The opt-out movement got a high-placed endorsement Monday from the president of the statewide teachers union.
"I would opt out at this point," New York State United Teachers President Karen Magee said in an Albany radio interview Monday. "And I think we're going to see an increased reliance and many more parents engaging in that opt-out movement."
Magee said the statewide teachers union has provided information on its website for parents about their rights regarding directing their children to opt out of the state's standardized tests. The union is expecting the number of children opting out of the exams to grow again this year.
"So, are you saying, Karen Magee, that you would urge parents to opt out of testing?" WCNY's Capitol Pressroom host Susan Arbetter asked in a follow up question during the lengthy interview on education initiatives in the state budget.
"I am saying that I would urge parents at this point in time to opt out of testing," Magee confirmed.
Magee said union officials believe as many as 250,000 students might participate in the opt out movement this year. Last year, parents and teachers who were helping to organize the testing protest counted as many as 60,000 opt outs across the state.
State Education Chancellor Merryl Tisch, in a written statement sent to reporters a few hours after Magee's interview, said the state assessments "provide an important source of objective information" of student progress.
"Those who call for 'opting out' really want New York to 'opt out' of information that can help parents and teachers understand how well students are doing," Tisch said. "We cannot go back to ignoring the needs of our children. It’s time to stop making noise to protect the adults and start speaking up for the students."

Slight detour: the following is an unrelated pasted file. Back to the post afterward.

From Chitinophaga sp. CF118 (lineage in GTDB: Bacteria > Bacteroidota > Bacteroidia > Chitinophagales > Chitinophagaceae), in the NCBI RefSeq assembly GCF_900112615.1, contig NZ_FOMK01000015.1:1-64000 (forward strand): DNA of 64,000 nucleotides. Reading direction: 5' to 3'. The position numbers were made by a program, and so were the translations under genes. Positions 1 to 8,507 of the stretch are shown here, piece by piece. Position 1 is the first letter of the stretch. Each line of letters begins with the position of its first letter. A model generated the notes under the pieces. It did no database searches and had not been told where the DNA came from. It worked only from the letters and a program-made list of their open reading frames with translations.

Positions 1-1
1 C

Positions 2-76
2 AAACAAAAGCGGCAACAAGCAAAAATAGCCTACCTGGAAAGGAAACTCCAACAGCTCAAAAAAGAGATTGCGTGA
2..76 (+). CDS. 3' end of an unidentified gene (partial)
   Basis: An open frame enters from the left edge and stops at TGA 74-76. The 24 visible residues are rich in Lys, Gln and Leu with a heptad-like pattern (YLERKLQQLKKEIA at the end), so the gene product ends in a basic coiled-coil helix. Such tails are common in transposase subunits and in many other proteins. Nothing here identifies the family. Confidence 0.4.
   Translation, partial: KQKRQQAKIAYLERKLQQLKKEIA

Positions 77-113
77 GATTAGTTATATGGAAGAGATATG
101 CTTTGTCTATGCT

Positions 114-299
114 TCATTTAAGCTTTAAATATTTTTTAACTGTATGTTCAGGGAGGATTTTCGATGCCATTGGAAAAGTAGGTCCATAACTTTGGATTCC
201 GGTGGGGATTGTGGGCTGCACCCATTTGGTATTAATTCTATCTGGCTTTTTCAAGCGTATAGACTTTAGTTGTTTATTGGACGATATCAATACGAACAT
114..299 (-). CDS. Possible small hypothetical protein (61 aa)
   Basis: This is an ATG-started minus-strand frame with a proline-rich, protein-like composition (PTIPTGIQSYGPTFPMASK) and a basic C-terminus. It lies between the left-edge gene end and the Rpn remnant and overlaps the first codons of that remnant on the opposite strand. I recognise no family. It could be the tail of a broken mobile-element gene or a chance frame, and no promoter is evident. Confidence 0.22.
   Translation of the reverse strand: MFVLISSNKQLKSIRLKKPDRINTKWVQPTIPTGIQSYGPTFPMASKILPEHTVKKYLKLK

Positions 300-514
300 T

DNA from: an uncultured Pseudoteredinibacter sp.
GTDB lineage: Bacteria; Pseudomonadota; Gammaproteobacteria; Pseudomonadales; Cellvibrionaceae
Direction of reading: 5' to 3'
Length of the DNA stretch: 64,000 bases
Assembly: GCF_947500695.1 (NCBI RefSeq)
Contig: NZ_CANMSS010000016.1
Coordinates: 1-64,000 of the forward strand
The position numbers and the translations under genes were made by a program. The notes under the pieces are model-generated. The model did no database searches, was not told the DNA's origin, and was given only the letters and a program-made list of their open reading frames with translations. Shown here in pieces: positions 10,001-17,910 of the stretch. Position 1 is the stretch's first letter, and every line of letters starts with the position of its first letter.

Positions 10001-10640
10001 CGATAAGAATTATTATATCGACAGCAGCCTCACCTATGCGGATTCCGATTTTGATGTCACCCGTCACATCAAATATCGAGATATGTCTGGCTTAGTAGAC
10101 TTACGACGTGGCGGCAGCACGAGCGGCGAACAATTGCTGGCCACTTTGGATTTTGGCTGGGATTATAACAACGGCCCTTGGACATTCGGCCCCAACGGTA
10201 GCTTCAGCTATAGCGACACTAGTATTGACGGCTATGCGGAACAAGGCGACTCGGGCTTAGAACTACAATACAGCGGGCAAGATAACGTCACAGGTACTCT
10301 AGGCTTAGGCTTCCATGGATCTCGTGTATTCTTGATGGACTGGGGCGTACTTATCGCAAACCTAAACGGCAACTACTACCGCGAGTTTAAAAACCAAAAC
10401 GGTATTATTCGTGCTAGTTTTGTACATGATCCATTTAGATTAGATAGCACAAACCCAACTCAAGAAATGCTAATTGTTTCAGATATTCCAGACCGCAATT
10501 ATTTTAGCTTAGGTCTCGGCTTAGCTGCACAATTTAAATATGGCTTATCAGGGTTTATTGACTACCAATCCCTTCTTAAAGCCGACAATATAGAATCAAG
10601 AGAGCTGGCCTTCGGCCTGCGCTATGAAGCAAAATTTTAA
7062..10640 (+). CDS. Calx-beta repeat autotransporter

Area school districts last year saw an increase in the number of students who refused to take state standardized tests given to third- through eighth-graders. Parents who direct their children to opt out of the exams are concerned about a wide range of issues, including the increased use of those standardized test scores in high-stakes decisions and concern that too much classroom time is spent on preparing students for the state math and English exams.
"I can tell you, if my child was in eighth grade as opposed to 11th grade, my child would not be sitting in that chair with a pencil in his hand," Magee said.
During the interview, which hit on everything from teacher evaluations to teacher tenure, Magee also weighed in on a vote last week by the Kenmore-Tonawanda Board of Education in which school board members said they were "seriously considering" refusing to administer the state assessments this year.
The state Education Department responded to the Ken-Ton vote with a letter in which it said it would seek to remove school board members if they went through with the proposal.
"What you're seeing is a school board having the local autonomy to decide what their school district does and State Ed coming back in and making a threat," Magee said. "I don't believe that State Ed can stop them from doing what they want to do."